The infinite and the only one can't be a compound, and hence it is Immaterial and Simple. It is the only substance without any qualities. All the qualities are superimposed upon that Substratum, but it is never affected by the changes in the superimposed qualities. This automatically nullifies multifarious existence, which is taken as relative reality. This relative truth or existence, that we wrongly take to be true or real, is explained on the basis of cosmic and individual ignorance known as Maya and Avidya.
Qualified monism and dualism differ in their concepts of Supreme Reality. For them God is personal-impersonal Being with attributes and qualities, and individual souls have distinct entity apart from It. An individual can experience the beatitude of the Self, but can't become one with It. On realization of the Self the individual is liberated from the worldly bondage.
For centuries now, all the three currents are flowing unceasingly and peacefully making the Holy land of India prosperous with abundant spiritual crop. Most people are dualist; and as dualism is based on Bhakti -devotion and surrender to God- it is the most popular sect in India, as elsewhere in the world. However, dualism is the root cause of religious persecution and fanaticism. Swami Vivekananda maintains that dualistic ideas have ruled the world long enough, and this is the result. Why not make a new experiment? It may take ages for all minds to receive monism, but why not begin now? If we have told it to twenty persons in our lives, we have done a great work.
4. The Concept of Maya
Swami Vivekananda refers to Maya as "a simple statement of fact -what we are and what we see around us." Maya is a statement of fact of this universe, of how it is perceived by individual human mind.
The world has no absolute existence, but has relative reality. Maya should not be taken to mean illusion, but should be regarded as that power, which forces us to see the world as we perceive it at a given point of time, and as an expression of our limited state of consciousness. Thus, it is the power of Maya that forces us to see the world as multifarious when in reality it is not so. What exists is One Unified Consciousness. Every soul is potentially that Consciousness. Therefore, again, with the help of Maya itself -Vidya Shakti- the aspirant is forced to engage in spiritual disciplines and realize his true nature. Then the Maya laughs and departs into nothingness for that aspirant! Maya -Cosmic Ignorance- has no beginning, but it has an end for the individual who realizes his/her true identity with the Absolute.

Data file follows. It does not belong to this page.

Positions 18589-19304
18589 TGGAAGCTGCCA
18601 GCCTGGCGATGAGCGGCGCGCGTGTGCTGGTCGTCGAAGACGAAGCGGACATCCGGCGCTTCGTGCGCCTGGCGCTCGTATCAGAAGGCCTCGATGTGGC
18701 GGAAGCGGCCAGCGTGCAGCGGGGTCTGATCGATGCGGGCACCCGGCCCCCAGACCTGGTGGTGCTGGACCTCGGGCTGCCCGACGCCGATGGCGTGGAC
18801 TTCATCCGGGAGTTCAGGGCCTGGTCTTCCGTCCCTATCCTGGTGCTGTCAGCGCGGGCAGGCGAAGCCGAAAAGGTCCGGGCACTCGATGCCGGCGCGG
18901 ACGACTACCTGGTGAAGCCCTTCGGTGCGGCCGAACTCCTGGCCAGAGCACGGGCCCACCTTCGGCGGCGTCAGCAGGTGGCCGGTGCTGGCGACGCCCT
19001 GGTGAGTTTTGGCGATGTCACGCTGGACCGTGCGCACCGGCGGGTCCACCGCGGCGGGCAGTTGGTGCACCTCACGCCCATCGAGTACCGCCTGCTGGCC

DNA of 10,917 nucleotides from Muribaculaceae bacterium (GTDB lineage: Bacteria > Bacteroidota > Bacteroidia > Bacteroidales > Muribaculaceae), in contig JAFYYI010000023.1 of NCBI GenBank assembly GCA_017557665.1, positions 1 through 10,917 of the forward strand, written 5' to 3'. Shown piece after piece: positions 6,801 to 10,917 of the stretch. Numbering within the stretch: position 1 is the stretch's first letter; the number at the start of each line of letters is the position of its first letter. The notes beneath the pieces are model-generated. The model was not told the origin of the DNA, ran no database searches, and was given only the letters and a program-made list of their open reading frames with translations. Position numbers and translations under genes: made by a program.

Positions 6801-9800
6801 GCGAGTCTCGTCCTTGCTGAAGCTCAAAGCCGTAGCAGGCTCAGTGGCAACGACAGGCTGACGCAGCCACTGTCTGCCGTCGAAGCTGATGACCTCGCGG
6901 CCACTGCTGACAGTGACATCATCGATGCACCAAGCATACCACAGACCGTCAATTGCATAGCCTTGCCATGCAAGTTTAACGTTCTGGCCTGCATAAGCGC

5. Paths to Realization
Naturally the only goal of every human being is to make efforts to remove this ignorance and become one with Brahman. Thus, in the final analysis, through spiritual practices -sadhana, one can gain the knowledge of one's true nature. That is the culmination and destiny of every human endeavour. Knowingly or unknowingly everybody is proceeding on the path of Self-realization. If conscious efforts are made the result are quicker and give unalloyed joy while still living in this world, the blissful state of Jeevan-Mukta.
Therefore, even considering this 'utilitarian motive', it is desirable to engage in spiritual practices! According to the one's inclination, aptitude, likes and dislikes - in short individual nature - one may choose path of devotion -Bhakti, knowledge -Jnana, selfless work -Karma, and/or meditation -Raja Yoga to achieve this end. Yoga Yoga means to join oneself with God.
6. Question of Utility
Someone may pose the question: "If I am happy in my present state of 'ignorance' with all the comforts and convenience in life (beautiful wife/husband, lovely children, health, wealth, and education) why should I try to seek 'Brahman' enduring so much of hardships in the form of austerities and renunciation?"
The question is valid, and the answer is - no one is forcing you to do that that you do not cherish. As already mentioned, unknowingly also one is trying to pierce the veil of Maya or Ignorance, only thing is that one is doing it in roundabout fashion. To love family members, money, sense-pleasure is in fact an attempt to seek the same highest Bliss. Advaita Vedanta offers a chance or opportunity to increase the scope and speed of your realizing the joy million-fold, for your chances of extracting pleasure increase in proportion when you undertake sadhana to realize Self. Just as hardships in the form of studies for higher education and research, and acquiring skills for a better job and prospects etc., are tolerated and welcomed, similarly one can and should endure initial hardships in sadhana. Here the gains far outweigh the efforts put and hardships endured.
One becomes more compassionate, pure, generous, selfless, joyful, humble, and loving; and all such qualities or virtues, or values are desirable in a human being and the human race. The source of these values is not money or flesh (body-mind complex), but that One Truth -Atman. Therefore, one should have knowledge of Brahman.
c s shah
Of Special Interest:
Altered States of Consciousness
Neurophysiology of Meditation
Extra Sensory Perceptions
Holy Mother Ma Saradadevi
Frequently Asked Questions
Glossary of Words related to Indian Philosophical Systems, Mythology, etc.
Stories From Great Indian epics:
List of All Articles || Home Page